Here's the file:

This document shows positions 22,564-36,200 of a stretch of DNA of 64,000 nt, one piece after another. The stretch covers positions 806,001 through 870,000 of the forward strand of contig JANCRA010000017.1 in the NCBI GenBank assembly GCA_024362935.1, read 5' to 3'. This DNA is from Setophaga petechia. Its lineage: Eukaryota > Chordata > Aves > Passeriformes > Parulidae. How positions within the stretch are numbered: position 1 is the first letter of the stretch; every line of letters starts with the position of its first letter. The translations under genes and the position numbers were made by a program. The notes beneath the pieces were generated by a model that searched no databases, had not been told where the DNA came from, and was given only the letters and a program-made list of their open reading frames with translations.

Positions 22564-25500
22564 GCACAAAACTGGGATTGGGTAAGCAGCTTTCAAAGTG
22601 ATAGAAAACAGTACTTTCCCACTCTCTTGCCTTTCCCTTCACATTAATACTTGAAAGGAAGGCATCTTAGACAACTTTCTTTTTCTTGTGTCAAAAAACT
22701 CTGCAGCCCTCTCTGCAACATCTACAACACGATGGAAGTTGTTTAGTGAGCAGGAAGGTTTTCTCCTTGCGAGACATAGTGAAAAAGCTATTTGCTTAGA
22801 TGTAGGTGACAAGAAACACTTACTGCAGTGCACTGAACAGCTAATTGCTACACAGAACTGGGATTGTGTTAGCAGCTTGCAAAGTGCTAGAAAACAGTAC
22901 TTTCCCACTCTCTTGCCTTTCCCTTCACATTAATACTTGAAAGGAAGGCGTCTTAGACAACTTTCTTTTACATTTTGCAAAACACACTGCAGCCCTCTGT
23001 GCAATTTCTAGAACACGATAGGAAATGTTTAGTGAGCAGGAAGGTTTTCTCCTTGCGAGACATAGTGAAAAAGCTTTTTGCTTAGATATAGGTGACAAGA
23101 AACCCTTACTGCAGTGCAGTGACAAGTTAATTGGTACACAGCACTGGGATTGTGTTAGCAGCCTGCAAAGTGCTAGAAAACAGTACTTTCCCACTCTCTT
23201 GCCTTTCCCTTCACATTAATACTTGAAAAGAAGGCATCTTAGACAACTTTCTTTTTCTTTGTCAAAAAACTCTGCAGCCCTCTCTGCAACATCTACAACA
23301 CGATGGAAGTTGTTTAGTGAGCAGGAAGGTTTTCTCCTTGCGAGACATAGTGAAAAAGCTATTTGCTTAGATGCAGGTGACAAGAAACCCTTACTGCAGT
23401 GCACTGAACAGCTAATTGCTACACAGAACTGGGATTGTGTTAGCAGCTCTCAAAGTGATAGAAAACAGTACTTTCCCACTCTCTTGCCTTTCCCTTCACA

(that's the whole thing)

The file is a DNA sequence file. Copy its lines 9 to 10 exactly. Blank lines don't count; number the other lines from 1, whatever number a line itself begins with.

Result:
23101 AACCCTTACTGCAGTGCAGTGACAAGTTAATTGGTACACAGCACTGGGATTGTGTTAGCAGCCTGCAAAGTGCTAGAAAACAGTACTTTCCCACTCTCTT
23201 GCCTTTCCCTTCACATTAATACTTGAAAAGAAGGCATCTTAGACAACTTTCTTTTTCTTTGTCAAAAAACTCTGCAGCCCTCTCTGCAACATCTACAACA